I'd guess each story has it's own requirements. So sad when you have to kill off people though. At least your's was the father and not the mother! – although that might preclude Disney from ever making it into a movie! :)

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  4. Great question. One of my stories involves a kid in state's custody. Another is stranded in the wilderness. A third involves three brothers as the main characters. I try to go with the least number of characters necessary to tell the story in a realistic way.

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  5. Three main characters? I'm impressed. I'm having a hard time weaving just one. And I agree-minimal is better. I'm finding I'm having to cut some accessory characters.

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  6. I tend to write orphans a lot, probably because at an early age I found out that my dad had been orphaned and raised by family friends. It made a big impact, and I remember thinking about it all the time-- what it must have felt like for him. I guess I'm still thinking about it since I'm writing that into my MC's!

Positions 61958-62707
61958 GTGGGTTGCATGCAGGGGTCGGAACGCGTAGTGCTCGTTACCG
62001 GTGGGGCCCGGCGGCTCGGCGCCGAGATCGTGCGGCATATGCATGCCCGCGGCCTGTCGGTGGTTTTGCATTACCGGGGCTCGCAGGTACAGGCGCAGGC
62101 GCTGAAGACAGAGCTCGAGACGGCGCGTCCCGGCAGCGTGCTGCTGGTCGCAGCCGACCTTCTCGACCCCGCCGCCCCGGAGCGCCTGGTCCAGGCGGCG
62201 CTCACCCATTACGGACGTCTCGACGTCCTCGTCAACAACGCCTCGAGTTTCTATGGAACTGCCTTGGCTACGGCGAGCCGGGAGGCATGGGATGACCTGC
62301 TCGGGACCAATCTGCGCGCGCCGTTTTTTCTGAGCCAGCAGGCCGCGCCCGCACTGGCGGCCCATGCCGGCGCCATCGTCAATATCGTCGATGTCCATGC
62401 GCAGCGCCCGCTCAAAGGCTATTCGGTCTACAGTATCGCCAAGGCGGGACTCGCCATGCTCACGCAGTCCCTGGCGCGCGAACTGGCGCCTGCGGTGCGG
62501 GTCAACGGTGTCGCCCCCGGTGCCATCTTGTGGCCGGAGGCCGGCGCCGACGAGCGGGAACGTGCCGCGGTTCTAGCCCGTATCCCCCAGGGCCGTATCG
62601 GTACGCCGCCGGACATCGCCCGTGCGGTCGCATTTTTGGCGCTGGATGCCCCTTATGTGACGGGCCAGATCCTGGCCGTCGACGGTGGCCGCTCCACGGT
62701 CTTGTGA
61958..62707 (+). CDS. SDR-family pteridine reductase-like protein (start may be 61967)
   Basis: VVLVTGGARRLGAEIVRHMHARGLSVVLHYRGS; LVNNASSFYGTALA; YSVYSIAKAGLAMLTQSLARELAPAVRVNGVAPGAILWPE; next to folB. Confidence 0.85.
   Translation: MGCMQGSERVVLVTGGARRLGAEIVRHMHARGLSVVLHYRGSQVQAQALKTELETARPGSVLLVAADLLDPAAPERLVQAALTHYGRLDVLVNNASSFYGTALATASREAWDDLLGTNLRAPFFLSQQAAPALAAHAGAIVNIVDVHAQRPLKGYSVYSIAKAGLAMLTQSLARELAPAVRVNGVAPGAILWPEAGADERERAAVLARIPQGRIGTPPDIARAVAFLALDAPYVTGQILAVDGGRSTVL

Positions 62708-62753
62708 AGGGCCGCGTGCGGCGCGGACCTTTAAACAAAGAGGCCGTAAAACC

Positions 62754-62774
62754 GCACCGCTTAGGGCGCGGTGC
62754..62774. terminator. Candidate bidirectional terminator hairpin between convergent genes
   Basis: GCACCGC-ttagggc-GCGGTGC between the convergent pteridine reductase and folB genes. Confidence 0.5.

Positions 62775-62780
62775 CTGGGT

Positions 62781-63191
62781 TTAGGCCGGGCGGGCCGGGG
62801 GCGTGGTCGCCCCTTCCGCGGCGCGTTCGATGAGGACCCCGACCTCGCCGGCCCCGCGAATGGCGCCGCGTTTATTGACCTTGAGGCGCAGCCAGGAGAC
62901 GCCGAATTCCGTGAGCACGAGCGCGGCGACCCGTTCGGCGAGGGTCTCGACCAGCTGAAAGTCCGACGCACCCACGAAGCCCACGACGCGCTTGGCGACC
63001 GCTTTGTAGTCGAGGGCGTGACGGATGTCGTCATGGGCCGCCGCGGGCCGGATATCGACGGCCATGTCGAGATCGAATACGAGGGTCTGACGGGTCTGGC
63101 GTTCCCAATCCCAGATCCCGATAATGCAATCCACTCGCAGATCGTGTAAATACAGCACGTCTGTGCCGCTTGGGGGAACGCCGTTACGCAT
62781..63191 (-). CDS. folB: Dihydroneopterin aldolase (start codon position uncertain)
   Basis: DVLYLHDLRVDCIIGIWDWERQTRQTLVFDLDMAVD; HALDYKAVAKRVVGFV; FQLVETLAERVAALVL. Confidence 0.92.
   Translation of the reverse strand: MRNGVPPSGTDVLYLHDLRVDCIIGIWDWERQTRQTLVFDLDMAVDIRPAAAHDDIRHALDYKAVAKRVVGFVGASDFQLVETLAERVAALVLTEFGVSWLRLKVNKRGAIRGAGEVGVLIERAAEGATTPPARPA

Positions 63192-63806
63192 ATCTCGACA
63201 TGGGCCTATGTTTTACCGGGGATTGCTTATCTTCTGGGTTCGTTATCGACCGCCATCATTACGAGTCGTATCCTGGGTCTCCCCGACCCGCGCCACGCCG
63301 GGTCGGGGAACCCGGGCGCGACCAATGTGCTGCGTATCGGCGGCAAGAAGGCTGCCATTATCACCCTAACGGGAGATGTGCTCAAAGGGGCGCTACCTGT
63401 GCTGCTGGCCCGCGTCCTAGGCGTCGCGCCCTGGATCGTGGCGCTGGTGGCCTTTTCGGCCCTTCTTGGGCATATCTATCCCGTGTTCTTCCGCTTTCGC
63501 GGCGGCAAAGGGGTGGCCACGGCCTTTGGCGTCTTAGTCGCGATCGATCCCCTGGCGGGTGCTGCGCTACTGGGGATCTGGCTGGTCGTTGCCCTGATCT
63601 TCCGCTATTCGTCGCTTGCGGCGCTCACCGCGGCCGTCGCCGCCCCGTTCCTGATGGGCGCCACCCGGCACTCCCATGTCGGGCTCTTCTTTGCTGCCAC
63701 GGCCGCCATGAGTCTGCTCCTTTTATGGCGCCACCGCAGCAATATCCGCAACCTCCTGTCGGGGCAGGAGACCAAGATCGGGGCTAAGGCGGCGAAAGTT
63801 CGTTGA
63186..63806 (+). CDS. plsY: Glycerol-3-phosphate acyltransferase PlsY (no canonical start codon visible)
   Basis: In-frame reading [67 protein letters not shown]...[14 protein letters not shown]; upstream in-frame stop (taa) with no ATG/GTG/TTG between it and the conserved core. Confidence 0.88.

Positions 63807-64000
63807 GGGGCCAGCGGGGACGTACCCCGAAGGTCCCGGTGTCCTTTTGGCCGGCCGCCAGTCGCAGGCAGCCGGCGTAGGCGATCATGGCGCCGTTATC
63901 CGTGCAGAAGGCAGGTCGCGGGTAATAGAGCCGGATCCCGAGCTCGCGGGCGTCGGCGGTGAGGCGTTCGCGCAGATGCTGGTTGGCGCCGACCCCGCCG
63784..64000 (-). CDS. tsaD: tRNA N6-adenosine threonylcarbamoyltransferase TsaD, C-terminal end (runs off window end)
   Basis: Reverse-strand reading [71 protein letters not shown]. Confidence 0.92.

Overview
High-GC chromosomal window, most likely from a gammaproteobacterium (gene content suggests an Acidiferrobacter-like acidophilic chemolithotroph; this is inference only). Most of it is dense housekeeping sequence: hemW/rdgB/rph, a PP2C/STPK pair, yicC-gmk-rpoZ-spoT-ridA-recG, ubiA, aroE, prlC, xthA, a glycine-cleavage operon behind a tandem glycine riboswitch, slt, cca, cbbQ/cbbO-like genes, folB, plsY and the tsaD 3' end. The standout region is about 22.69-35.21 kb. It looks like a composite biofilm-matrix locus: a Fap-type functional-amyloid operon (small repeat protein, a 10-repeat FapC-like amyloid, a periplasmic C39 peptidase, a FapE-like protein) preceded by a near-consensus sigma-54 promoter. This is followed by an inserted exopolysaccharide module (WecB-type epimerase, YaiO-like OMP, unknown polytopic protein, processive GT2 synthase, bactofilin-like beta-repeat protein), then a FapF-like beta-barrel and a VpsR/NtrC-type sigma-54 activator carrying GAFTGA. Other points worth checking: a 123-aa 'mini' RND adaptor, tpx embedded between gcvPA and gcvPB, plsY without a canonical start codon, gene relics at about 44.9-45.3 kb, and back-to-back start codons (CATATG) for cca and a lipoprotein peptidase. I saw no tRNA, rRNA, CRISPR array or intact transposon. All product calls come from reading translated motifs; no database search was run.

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  7. Mine vary. I've written big families and only children, single parent fams and two parent fams. I have never written an orphan though, huh. Interesting.

    I mostly do what comes to mind for that character. And I think you can do big families without people getting ignored—you just have to take care that each person is individual. Maureen Johnson's SUITE SCARLETT rocked the big family.

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  8. I don't have any big families in my stories, but I loved Ron's family in the Harry Potter series.

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  9. Ann-Wow, what an interesting history to be influenced by.

    Natalie-I'll have to check out that book. It's funny, but when I have written bigger families in the past, I seem to favor twins. I guess I felt I was getting a two for one deal.

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  10. Oh boy. I've thought about this a lot because I found myself giving my heroines MIA dads. At least my first book had a good dad, but the mom was tough on the heroine. LOL
    So, short answer, I'm not sure. Hoping my characters are original though.

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  11. My families tend to echo my own in many ways. Lucky for me, my family belongs in a soap opera, so there is more than enough material to keep me going. :-)